It has also placed us in a position where we can pursue our policies of consolidating our core European markets, while exploring exciting opportunities for market-share in Africa, the Middle East, Asia, and the Americas. Our open-skies policy has already generated increased airlift, and this is something we will continue to look at as a platform for exploring enticing twin-hub holidays with partners regionally and also from the west and east of us.
Being a country with limited resources, we will continue to raise our country’s profile through such tactical, lightweight programs as “Seychelles Tourism Ambassadors” and “Friends of the Press- Seychelles,” which capitalize on loyalty towards our islands as a means of increasing awareness across a broad front and in ways totally disproportionate to the resources at our disposal.
We have ambitious plans for our Seychelles Tourism Academy, which trains professionals in the hospitality industry and which is undergoing a major facelift as we speak, while we have now embarked on a program of sustainability labeling for the tourism industry to ensure that what we do today does not happen at the expense of tomorrow. Seychelles is a believer that we do not have an industry unless it is sustainable. Only yesterday, Minister Freddy Ehlers, the Ecuador Minister responsible for tourism, and myself agreed to join forces in a bid to jointly promote Ecuador’s World Heritage Site of Galapagos and the Seychelles very own World Heritage Site – the Aldabra Atoll.
Seychelles is currently fine-tuning its Tourism Master Plan, which is the end product of an exhaustive process of consultation with all industry players to guide our industry in the years ahead.
Conscious as we are of the fragility of our ecosystems, we shall be doing all in our power to observe and foster best practice in policies designed to protect the development and mitigate against the impact of tourism on the ecology and our society.
We are committed to balancing the interests of development with those of conservation and to following through on our hard-won conservationist credentials for the benefit of future generations of Seychellois and visitors alike. Seychelles today is the first country with over 50% of its land mass set aside for nature conservation and this by legislation passed for declaring it nature reserves.
Our own vision of tourism launched by our President, Mr. James Michel, aptly named the Seychelles brand, is now set to consolidate our industry that remains the pillar of our economy. This brand of tourism continues to promote what we call personalized tourism for our islands, and the inclusive approach of our population within the industry. Claiming back our industry for our people was center to that new vision as we wanted the Seychellois to own their tourism industry.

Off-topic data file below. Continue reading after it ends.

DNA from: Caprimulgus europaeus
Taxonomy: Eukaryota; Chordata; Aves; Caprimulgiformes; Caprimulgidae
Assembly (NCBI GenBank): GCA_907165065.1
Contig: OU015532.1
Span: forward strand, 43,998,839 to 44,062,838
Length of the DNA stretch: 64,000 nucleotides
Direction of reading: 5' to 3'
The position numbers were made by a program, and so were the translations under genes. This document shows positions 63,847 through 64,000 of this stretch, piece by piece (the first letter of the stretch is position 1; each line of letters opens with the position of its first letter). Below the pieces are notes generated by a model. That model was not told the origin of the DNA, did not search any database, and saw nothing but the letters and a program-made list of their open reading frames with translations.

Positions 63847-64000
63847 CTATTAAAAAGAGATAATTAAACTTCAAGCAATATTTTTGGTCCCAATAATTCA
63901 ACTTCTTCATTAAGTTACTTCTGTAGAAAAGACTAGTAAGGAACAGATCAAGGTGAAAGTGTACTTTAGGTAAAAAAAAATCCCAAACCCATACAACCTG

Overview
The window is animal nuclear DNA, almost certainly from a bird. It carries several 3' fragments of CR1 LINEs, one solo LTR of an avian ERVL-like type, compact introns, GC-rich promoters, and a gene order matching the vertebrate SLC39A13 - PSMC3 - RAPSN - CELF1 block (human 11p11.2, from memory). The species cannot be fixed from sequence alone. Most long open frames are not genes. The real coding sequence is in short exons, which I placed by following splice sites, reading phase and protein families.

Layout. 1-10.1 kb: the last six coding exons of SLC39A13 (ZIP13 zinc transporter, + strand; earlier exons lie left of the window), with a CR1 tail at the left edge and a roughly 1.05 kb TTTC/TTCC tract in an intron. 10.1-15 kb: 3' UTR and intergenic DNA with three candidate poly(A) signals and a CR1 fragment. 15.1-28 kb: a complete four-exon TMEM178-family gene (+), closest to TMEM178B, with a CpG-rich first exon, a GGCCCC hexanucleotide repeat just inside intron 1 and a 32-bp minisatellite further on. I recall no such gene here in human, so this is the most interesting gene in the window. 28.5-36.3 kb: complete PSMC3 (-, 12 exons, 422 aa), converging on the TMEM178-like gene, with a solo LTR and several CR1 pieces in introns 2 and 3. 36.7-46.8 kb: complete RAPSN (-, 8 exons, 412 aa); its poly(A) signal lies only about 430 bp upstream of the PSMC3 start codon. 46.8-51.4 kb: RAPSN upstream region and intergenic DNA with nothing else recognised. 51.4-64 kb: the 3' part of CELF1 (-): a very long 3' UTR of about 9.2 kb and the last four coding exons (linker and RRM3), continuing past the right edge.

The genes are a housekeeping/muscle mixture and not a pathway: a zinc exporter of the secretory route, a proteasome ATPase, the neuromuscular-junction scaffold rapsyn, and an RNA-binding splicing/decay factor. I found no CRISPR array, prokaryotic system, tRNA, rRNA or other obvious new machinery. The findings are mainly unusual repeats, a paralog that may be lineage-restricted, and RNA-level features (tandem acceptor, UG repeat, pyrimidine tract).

Mr. chairman, excellencies, ladies, and gentlemen, Mr. Balala, the Minister from Kenya, touched on the issue of Somalia and we want to end by echoing the same words. Somalia is a world challenge and not that of Kenya, Tanzania, and the Seychelles. Shipping routes down the Gulf of Aden, along the African coast, and the Indian Ocean are today being affected by the Somali pirates. We know that for activities such as retail, travel, and finance we need confidence, as that remains the essential ingredient for such activities to succeed. Well, the Somali pirates are showing that they can remove the needed confidence from the world of shipping, and more. Let us take the message to the Community of Nations and seek a redress to this challenge. This afternoon we are hoping for the tourism ministers from Kenya and Tanzania with myself representing the Seychelles to meet to see how we join together to get our message to the Secretary General of the UNWTO for it to be retransmitted to the world leaders.
As I started my intervention, I thanked Korea for hosting us in this 2011 General Assembly. Last night, Zambia and Zimbabwe said they are ready to host us in 2013; let us unite to bring our next General Assembly to Africa and give the chance for Africa to again showcase its successes and challenges. Among many other achievements of Africa, we saw South Africa do it with the FIFA World Cup, we see Seychelles with its annual carnival of carnivals, let Zambia and Zimbabwe make Africa proud as they showcase Africa’s wonder of the world, their Victoria Falls.
Mr. chairman, to end, we say that Seychelles will persist with reinforcing our policy of social inclusiveness and the precepts of Seychelles’ unique brand of tourism by creating a suite of international events such as our “Carnaval International de Victoria” to attract visitors and win the understanding and support of the local population for their tourism industry. This carnival is now known to the world as the carnival of carnivals because it remains the only carnival where the best and known carnivals of the world descend on Seychelles to walk side by side in a procession alongside cultural groups from the community of nations. A carnival called under the theme of the melting pot of cultures, and that it has already become.
I have the pleasure now of presenting to you, the Korean Minister responsible for tourism, and to you, Mr. Secretary General of the UNWTO, with a limited edition copy of our Souvenir Book on the Seychelles Carnival.
PHOTO: Alain St.Ange, CEO of the Seychelles Tourism Board, addressing the UNWTO General Assembly and seen presenting a copy of the limited edition souvenir book of the Seychelles carnival to the Minister of Culture, Sports, and Tourism of the Republic of Korea, HE Mr. Choe Kwang Shik and to Mr. Taleb Rifai, the UNWTO Secretary General.